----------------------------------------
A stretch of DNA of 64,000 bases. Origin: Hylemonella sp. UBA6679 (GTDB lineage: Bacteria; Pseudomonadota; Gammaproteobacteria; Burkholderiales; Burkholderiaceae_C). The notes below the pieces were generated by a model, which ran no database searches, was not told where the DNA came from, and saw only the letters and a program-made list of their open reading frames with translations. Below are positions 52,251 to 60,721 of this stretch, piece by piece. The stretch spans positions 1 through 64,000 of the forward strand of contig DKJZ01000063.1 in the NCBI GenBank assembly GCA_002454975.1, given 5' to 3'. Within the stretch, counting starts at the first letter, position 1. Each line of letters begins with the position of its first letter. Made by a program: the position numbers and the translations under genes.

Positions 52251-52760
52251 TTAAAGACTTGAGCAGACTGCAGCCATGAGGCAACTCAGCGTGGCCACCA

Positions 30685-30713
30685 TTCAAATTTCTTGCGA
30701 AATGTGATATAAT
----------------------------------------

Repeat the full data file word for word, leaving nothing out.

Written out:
A stretch of DNA of 64,000 bases. Origin: Hylemonella sp. UBA6679 (GTDB lineage: Bacteria; Pseudomonadota; Gammaproteobacteria; Burkholderiales; Burkholderiaceae_C). The notes below the pieces were generated by a model, which ran no database searches, was not told where the DNA came from, and saw only the letters and a program-made list of their open reading frames with translations. Below are positions 52,251 to 60,721 of this stretch, piece by piece. The stretch spans positions 1 through 64,000 of the forward strand of contig DKJZ01000063.1 in the NCBI GenBank assembly GCA_002454975.1, given 5' to 3'. Within the stretch, counting starts at the first letter, position 1. Each line of letters begins with the position of its first letter. Made by a program: the position numbers and the translations under genes.

Positions 52251-52760
52251 TTAAAGACTTGAGCAGACTGCAGCCATGAGGCAACTCAGCGTGGCCACCA

Positions 30685-30713
30685 TTCAAATTTCTTGCGA
30701 AATGTGATATAAT